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A Precice nail is a device, surgically placed within the bone, which is used to grow new bone and change the length of the limb (fig 1). The nail contains a magnet and a gear system, this enables the nail to lengthen or shorten. It is activated when a programmed external handset is placed on the limb.

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The operation involves the nail being inserted into the centre of your bone and secured with screws. Your bone is also divided in a specific place. You will have surgical wounds where the nail and screws are inserted and also in the area where the bone has been divided.

You will normally start to lengthen your nail 6-7 days after your operation. Individual instructions will be given on how to use the handset and other equipment and you will be supported until you are confident and feel competent to carry out the adjustments independently. The handset is normally used 3 times per day. It needs to be placed in a specific place on your limb for the device to work. Your surgeon will advise you or mark where this is.

After a week, the division in the bone will be in the early stages of healing, as the bone is pulled apart using the nail, new bone starts to form along a line of tension created by the device and then continues to grow in the gap. (fig. 3). This is a slow process.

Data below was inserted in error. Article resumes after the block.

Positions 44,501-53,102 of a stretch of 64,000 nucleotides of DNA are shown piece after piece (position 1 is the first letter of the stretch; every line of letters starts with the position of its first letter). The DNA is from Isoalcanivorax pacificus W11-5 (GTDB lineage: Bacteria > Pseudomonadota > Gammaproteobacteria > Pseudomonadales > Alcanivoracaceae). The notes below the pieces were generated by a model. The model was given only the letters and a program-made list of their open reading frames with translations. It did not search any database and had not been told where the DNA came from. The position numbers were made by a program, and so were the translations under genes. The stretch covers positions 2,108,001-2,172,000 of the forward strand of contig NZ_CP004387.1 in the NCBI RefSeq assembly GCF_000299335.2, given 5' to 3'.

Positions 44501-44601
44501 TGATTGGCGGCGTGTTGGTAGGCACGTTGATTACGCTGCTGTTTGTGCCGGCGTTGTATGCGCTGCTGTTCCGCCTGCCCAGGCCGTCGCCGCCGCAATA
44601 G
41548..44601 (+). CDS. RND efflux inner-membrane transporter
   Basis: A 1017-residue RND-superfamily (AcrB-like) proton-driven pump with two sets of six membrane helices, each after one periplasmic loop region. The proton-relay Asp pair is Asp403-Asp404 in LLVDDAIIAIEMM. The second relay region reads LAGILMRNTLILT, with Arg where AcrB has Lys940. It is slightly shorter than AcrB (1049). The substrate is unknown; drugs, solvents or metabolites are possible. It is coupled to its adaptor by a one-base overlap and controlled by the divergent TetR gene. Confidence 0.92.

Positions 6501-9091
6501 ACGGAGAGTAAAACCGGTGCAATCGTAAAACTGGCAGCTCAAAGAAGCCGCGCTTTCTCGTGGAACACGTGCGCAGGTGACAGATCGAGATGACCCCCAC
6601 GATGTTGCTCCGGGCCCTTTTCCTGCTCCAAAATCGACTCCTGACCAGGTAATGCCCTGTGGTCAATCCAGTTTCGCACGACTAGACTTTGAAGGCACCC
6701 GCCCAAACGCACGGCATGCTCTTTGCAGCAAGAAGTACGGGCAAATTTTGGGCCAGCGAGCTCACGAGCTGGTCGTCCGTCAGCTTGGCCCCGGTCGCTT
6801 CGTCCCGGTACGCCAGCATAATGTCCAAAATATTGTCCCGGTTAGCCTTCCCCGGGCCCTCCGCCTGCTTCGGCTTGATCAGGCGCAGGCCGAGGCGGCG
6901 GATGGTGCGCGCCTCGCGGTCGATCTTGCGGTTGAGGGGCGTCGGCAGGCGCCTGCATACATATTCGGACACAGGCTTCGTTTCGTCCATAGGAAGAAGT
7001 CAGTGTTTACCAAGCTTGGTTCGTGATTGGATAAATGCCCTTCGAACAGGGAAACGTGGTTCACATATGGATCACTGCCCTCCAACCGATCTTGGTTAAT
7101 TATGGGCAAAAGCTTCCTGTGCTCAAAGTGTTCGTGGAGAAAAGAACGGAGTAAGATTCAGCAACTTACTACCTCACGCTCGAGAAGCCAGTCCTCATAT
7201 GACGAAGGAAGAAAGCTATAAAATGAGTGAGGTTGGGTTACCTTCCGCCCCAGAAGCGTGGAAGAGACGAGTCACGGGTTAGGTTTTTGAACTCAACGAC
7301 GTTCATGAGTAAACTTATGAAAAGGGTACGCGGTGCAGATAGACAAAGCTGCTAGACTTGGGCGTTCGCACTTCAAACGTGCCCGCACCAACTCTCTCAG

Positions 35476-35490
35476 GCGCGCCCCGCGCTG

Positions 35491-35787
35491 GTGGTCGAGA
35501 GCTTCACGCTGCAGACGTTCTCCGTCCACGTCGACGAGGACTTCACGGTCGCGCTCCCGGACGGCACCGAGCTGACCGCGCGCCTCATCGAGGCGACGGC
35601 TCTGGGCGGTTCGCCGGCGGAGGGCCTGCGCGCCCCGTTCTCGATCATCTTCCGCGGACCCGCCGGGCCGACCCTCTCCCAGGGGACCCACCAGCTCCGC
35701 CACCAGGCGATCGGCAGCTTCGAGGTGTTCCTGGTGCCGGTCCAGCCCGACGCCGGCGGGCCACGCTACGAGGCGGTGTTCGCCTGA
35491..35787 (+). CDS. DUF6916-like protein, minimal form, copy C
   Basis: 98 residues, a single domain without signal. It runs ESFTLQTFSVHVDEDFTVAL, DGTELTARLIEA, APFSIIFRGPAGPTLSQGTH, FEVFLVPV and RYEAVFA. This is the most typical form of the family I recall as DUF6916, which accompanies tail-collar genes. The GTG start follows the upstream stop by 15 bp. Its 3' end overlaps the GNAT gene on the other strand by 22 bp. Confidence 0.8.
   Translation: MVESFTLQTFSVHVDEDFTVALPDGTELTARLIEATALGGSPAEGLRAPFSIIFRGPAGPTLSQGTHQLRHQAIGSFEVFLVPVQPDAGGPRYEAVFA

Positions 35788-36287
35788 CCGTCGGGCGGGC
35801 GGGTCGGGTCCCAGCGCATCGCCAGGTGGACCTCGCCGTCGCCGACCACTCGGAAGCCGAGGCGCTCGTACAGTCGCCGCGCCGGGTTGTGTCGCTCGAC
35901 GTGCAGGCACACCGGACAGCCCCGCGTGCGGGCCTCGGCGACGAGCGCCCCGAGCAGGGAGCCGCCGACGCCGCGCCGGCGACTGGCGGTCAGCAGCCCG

As your bone is lengthened, your soft tissues also get stretched. Muscles become very tight and it is of prime importance to maintain movement in the hips, knees and ankles. You will find that they will become stiff, in severe cases this can become permanent. The physiotherapists will provide you with exercises to help prevent this.

You may already be experiencing pain for which you are taking medication. Please inform nursing and medical staff about these and how effective they have been.

Immediately following surgery you may either have an epidural, or patient controlled analgesia (PCA). The PCA enables you to press a button to feed pain relieving drugs straight into your blood system. Once the initial pain has eased this will be changed to pain killing tablets. On discharge you will be given a week’s supply. These should be renewed via your GP. Do ensure your new supply of medication is ordered before the supply given by the hospital runs out.

At home you may experience pain during the lengthening process as the bone stretches alongside the nerves, muscles and blood vessels. This can be relieved with the appropriate medication or adjustments to the rate at which we lengthen, so please do inform us if your symptoms change or pain is not well controlled.

There are some pain killers that you should avoid as they are thought to interfere with the process of bone healing. These are aspirin and Non Steroidal Anti-inflammatory Drugs (NSAIDS). NSAIDS include Diclofenac, Ibuprofen, Ketoprofen, Naproxen, Fluribiprofen, Indomethacin, Mefanamic Acid, Piroxicam. Please note that this is not an exclusive list and that these are generic names and commercial names may be different. Ask your chemist / nurse / GP for help if you are unsure.

Surgical wounds go through several stages of healing.

  • Day 1-5: Inflammation, some swelling, reddening, clear non-smelly discharge and slight pain
  • Day 5-14: Formation of scab - a protective covering over the wound
  • Day 14 onwards: Strengthening and flattening of scar tissue

It is normal to have:

  • Tingling or itching
  • Slight lumpy feeling as new tissue forms
  • Bruising around the wound
  • A pulling feeling around your wound closure

Your wound may be closed using Steri-strips, absorbable stitches or non- absorbable stitches.

Non-absorbable stitches will need to be removed by your GP’s practice nurse or district nurse 10-14 days after surgery.